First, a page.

• Real Engagement
    Real Engagement Bassford, Marie; O'Sullivan, Angela; Bacon, Joanne; Crisp, Annette; Fowler, Mark R. Pedagogical practice in STEM education is directed to authentic learning approaches in order to engage students and develop graduates with the skills employers demand. This pecha kucha considers the outcomes of this approach to learning and assessment in a physics and mathematics module at De Montfort University. The collaborative CrashEd project was developed by university Teacher Fellows, academic specialists, police crime scene investigators and and an FE college Theatrical Make-up and Special Effects department. The result is a ‘real life’ car crash. Undergraduates have been taught a wide range of forensic crash investigation skills on a cross-faculty module by academics and police staff. These include criminology, blood pattern analysis, skid mark and light bulb analysis alongside forensic entomology and palynology (creepy crawlies and pollen!) Teaching and formative assessments utilise realistic learning tools including the university’s forensic house and a bespoke crashed car. Qualitative evidence drawn from multiple deliveries of the course suggest that authentic assessment is a valuable tool for improving student learning outcomes and delivering key insights into workplace practices. Students were enthused by this novel approach; “It was such a refreshing change to our usual assessments”. Academics were equally enthused by the professionalism displayed by the students as they became emersed in the realism of the summative assessment investigation. This involved students collating evidence at the scene of a fatal car crash, complete with a realistically injured manikin. Assessment has never been such fun, both for the students and the academics!
  • The Evidence: Translating a crime scene outreach activity for school pupils into a Higher Education module whilst maintaining student engagement
    The Evidence: Translating a crime scene outreach activity for school pupils into a Higher Education module whilst maintaining student engagement Bassford, Marie; O'Sullivan, Angela; Bacon, Joanne; Crisp, Annette; Fowler, Mark R. In April 2014, a team of academics at [anonymised] University developed a ‘hands on’ outreach initiative for year 8 school pupils attending a TeenTech event. A realistic crime scene was set: the pupils, dressed in forensic overalls, approached the ‘live’ scene of a crime whereby a car had just crashed, a ‘body’ lay injured in the vehicle and a distressed witness was causing havoc nearby. On cue a Police Officer approached the scene of the crime and the children were led through a process of gathering evidence and interviewing the witness in order to identify the cause of the crash. In the past year, the outreach activity has been incorporated into numerous other on-campus school visits and university-wide open days, with more than 200 school pupils to date participating in our practical challenge. The age range of participants has naturally increased to include pupils in year 8 to year 12, and accordingly the content and pitch of the activity has evolved significantly. Feedback from schools and TeenTech organisers has been extremely positive; student engagement is exceptionally high. It has proven especially effective as a way to enthuse and motivate pupils identified as disengaged from education. The academic team recently acquired University funding to adapt and enhance the scenario to develop a new cross-Faculty module on Forensic Investigation aimed at Physics, Mathematics and Forensics undergraduates. The translation of a single, focused activity lasting between 20-30 minutes into a 12-week module involves significant new material development, however the ethos of the module will continue to centre about our innovative ‘hands on’ crime solving scenarios. This is because with striking consistency, studies show that innovative, active, collaborative, and constructivist instructional approaches shape learning more powerfully, in some forms by substantial margins, than do conventional lecture- discussion and text-based approaches [1]. Another step towards the improvement of student engagement is the provision of clear, immediate feedback. Our crime scene scenario concludes with an animated film that shows the cause of the accident – texting while driving, which immediately confirms the students’ success or otherwise in solving the crime. This paper presents our collaborative experiences in translating a successful school activity into a HE module, and includes the benefits and challenges to raising the academic level whilst maintaining student engagement. [1] Pascarella, E.T. and Terenzini, P.T. (2005). How college affects students, Volume 2, A Third Decade of Research, p.646, San Fransisco, CA: Jossey-Bass.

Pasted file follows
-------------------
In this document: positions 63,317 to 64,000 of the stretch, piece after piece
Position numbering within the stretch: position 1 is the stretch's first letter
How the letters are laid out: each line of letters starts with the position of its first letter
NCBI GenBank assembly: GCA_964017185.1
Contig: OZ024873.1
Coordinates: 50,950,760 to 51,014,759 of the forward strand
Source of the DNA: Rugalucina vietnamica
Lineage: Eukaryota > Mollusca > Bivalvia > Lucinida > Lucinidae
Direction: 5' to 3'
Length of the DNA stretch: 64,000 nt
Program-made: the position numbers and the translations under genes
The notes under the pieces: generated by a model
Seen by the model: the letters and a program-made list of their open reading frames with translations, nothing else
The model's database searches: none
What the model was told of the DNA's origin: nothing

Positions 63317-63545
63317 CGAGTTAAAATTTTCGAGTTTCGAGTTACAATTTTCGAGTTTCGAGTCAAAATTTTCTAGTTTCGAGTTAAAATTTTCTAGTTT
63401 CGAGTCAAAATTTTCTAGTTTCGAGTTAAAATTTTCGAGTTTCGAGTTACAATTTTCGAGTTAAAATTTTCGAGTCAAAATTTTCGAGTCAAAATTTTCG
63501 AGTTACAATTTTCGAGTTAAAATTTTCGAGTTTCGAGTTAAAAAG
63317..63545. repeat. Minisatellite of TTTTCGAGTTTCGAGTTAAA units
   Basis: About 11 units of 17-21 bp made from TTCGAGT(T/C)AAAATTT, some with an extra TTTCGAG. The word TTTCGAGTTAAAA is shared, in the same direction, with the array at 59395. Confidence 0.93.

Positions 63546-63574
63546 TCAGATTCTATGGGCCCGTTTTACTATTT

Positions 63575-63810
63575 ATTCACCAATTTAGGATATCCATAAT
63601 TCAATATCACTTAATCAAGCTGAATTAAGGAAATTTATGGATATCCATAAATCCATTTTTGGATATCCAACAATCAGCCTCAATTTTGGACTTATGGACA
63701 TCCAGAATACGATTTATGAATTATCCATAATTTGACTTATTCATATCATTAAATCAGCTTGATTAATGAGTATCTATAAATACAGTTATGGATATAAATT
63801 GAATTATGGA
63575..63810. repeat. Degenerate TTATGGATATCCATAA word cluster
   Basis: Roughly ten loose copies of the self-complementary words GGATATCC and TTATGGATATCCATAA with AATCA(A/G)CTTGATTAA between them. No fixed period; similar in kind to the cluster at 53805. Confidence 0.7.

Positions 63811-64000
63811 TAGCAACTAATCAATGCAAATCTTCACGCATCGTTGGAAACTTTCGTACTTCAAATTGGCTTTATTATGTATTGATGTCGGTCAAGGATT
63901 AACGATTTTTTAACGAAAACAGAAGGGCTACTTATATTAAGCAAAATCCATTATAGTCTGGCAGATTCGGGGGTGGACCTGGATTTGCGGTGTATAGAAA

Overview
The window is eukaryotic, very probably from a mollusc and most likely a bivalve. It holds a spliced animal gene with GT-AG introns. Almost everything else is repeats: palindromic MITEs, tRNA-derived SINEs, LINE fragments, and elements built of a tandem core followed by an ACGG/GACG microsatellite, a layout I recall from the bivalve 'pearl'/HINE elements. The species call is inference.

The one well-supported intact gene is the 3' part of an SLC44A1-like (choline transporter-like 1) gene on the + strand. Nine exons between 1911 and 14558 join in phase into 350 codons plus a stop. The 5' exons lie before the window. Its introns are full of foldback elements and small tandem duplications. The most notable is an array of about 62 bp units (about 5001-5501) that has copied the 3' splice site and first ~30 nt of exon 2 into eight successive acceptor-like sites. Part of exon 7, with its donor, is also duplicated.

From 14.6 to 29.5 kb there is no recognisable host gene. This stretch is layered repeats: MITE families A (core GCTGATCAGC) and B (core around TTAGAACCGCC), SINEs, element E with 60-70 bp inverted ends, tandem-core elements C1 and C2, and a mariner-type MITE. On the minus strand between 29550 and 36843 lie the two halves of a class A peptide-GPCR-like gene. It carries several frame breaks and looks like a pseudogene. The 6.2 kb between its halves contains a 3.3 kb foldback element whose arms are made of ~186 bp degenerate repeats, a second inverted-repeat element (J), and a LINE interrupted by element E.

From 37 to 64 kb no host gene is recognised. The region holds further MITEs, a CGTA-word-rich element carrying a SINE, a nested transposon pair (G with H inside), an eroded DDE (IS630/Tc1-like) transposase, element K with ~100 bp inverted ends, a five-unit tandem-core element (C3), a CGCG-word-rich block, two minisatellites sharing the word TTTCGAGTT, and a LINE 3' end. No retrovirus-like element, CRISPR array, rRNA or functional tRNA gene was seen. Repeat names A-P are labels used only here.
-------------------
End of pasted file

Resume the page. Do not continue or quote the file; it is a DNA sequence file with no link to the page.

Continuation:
• Crime Scenes: cultivating colleagueship and enabling connectivist learning